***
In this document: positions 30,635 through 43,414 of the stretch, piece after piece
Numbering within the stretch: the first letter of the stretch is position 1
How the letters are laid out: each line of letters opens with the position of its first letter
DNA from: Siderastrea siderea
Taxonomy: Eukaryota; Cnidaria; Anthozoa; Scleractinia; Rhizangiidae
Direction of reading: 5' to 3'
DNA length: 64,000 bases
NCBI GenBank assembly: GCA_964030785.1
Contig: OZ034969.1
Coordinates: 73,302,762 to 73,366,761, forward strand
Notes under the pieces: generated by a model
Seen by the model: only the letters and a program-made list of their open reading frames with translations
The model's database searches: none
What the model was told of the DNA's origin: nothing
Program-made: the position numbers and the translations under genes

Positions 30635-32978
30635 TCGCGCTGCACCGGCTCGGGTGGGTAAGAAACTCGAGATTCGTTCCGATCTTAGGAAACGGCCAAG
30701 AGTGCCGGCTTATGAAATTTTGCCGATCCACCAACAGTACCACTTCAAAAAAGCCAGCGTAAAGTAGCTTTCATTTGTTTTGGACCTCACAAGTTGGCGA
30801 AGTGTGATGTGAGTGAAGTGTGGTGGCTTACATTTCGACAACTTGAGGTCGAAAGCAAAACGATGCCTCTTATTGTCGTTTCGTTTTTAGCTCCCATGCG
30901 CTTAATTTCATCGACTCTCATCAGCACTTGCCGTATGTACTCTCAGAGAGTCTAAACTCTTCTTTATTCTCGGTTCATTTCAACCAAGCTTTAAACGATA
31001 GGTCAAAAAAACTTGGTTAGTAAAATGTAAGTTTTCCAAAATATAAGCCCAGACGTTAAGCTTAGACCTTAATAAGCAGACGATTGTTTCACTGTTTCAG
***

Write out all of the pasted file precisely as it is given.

In this document: positions 30,635 through 43,414 of the stretch, piece after piece
Numbering within the stretch: the first letter of the stretch is position 1
How the letters are laid out: each line of letters opens with the position of its first letter
DNA from: Siderastrea siderea
Taxonomy: Eukaryota; Cnidaria; Anthozoa; Scleractinia; Rhizangiidae
Direction of reading: 5' to 3'
DNA length: 64,000 bases
NCBI GenBank assembly: GCA_964030785.1
Contig: OZ034969.1
Coordinates: 73,302,762 to 73,366,761, forward strand
Notes under the pieces: generated by a model
Seen by the model: only the letters and a program-made list of their open reading frames with translations
The model's database searches: none
What the model was told of the DNA's origin: nothing
Program-made: the position numbers and the translations under genes

Positions 30635-32978
30635 TCGCGCTGCACCGGCTCGGGTGGGTAAGAAACTCGAGATTCGTTCCGATCTTAGGAAACGGCCAAG
30701 AGTGCCGGCTTATGAAATTTTGCCGATCCACCAACAGTACCACTTCAAAAAAGCCAGCGTAAAGTAGCTTTCATTTGTTTTGGACCTCACAAGTTGGCGA
30801 AGTGTGATGTGAGTGAAGTGTGGTGGCTTACATTTCGACAACTTGAGGTCGAAAGCAAAACGATGCCTCTTATTGTCGTTTCGTTTTTAGCTCCCATGCG
30901 CTTAATTTCATCGACTCTCATCAGCACTTGCCGTATGTACTCTCAGAGAGTCTAAACTCTTCTTTATTCTCGGTTCATTTCAACCAAGCTTTAAACGATA
31001 GGTCAAAAAAACTTGGTTAGTAAAATGTAAGTTTTCCAAAATATAAGCCCAGACGTTAAGCTTAGACCTTAATAAGCAGACGATTGTTTCACTGTTTCAG